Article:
I was hired to create this composition for Cox Cable. It was a heavily interactive work that needed to withstand a LOT of people walking, sitting and lying on it. For this reason, the original pastel art was reproduced as an extremely large print from an equally large file, (nearly a Gigabyte for the single image). I was the first pavement artist to make large files for high quality, durable event images. Here is a description of the Cox Cable event:
Cox Communications is faking out Virginians with a specially commissioned piece of artwork that makes it look like they’re chillaxing with the MSO’s pint-sized Digeez mascots. The MSO has installed the artwork as the centerpiece of promotional campaigns at three malls in Fairfax, Roanoke and Hampton Roads, where it will be on display through early May. The 16-by-16-foot vinyl mat lies flat on the floor, showing a living room with four of the space-suited creatures watching TV, on the phone, using a tablet and hanging out by a PC. Cox reps take pictures of visitors — posing on the couch or standing on a stool — using a fisheye lens to create the 3D illusion. The snaps are later uploaded to Cox Virginia’s Facebook page. The Digeez scene has garnered some perplexed looks, says Cox spokesman Mike Leone: “At first glance, people are, like, ‘What do I do with this?!’” The piece is the work of Kurt Wenner, who’s internationally known for his 3D pavement art — Pope John Paul II once commissioned him to create a 15-by-75-foot street painting based on the Last Judgment. One imagines Virginia suburbanites aren’t as tough a crowd.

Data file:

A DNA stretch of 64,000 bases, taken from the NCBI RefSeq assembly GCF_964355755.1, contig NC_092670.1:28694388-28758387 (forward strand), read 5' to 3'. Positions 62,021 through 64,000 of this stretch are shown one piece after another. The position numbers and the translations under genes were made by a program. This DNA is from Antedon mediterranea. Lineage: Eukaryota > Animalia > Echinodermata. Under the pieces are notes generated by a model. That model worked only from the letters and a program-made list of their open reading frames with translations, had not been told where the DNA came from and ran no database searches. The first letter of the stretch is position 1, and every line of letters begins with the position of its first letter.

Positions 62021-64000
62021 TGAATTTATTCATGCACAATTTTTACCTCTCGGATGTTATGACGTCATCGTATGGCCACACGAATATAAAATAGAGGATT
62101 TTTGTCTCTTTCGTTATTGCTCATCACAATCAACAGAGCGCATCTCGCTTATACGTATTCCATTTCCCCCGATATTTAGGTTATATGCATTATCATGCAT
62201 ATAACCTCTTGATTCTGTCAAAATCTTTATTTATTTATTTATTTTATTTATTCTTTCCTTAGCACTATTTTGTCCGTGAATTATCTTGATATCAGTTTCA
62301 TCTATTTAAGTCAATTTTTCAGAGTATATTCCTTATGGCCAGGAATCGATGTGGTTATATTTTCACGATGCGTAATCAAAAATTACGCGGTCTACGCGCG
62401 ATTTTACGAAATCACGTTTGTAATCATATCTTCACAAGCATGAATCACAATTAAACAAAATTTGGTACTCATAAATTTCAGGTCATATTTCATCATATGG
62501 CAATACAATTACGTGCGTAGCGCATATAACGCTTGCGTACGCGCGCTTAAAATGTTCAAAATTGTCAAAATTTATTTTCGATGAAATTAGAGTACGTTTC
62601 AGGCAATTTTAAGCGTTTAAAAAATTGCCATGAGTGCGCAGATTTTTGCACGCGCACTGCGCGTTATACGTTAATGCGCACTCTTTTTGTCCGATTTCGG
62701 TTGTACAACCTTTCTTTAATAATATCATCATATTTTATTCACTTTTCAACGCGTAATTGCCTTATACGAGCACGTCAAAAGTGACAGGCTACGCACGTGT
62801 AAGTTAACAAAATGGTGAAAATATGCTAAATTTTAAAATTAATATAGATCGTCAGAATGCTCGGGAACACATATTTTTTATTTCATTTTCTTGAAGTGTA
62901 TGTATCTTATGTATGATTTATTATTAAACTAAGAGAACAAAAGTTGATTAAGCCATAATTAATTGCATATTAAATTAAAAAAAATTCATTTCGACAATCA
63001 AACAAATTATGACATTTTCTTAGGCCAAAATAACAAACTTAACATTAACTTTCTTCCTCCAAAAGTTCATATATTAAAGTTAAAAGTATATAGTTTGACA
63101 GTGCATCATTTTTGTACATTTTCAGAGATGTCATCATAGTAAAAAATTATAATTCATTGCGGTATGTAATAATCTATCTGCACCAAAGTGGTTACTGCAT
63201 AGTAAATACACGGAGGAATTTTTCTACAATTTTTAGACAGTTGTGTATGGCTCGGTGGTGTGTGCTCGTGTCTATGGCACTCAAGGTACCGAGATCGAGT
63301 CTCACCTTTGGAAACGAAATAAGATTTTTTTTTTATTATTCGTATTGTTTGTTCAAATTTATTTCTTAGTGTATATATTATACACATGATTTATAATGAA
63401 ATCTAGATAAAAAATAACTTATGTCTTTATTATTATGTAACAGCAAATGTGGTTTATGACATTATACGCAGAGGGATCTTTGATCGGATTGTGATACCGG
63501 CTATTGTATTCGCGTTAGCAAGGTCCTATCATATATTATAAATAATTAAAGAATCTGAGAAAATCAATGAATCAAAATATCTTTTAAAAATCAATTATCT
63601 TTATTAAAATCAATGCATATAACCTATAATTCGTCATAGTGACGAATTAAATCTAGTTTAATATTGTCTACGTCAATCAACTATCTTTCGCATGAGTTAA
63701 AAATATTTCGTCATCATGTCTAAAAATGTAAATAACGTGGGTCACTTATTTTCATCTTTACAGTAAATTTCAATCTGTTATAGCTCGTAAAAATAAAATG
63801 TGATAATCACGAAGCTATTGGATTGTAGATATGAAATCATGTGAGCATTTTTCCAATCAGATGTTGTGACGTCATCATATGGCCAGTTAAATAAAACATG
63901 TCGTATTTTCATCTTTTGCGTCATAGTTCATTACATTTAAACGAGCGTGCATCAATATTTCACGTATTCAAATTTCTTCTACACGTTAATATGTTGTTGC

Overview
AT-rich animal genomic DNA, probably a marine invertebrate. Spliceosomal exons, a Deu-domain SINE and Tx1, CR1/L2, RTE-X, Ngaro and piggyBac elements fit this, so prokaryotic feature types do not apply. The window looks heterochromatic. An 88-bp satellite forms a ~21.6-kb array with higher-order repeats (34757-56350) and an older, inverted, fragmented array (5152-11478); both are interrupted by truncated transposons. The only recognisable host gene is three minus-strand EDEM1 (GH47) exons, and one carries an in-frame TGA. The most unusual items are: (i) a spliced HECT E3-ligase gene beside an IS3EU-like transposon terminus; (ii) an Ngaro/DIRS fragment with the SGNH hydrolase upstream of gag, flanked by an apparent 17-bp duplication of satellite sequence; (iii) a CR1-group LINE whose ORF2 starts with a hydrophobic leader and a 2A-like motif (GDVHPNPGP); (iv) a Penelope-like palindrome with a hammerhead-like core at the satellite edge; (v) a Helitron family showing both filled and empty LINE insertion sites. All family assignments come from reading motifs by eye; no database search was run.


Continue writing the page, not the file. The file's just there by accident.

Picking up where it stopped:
When an image is reproduced, it can be used at more than one event. This can be seen in the video below: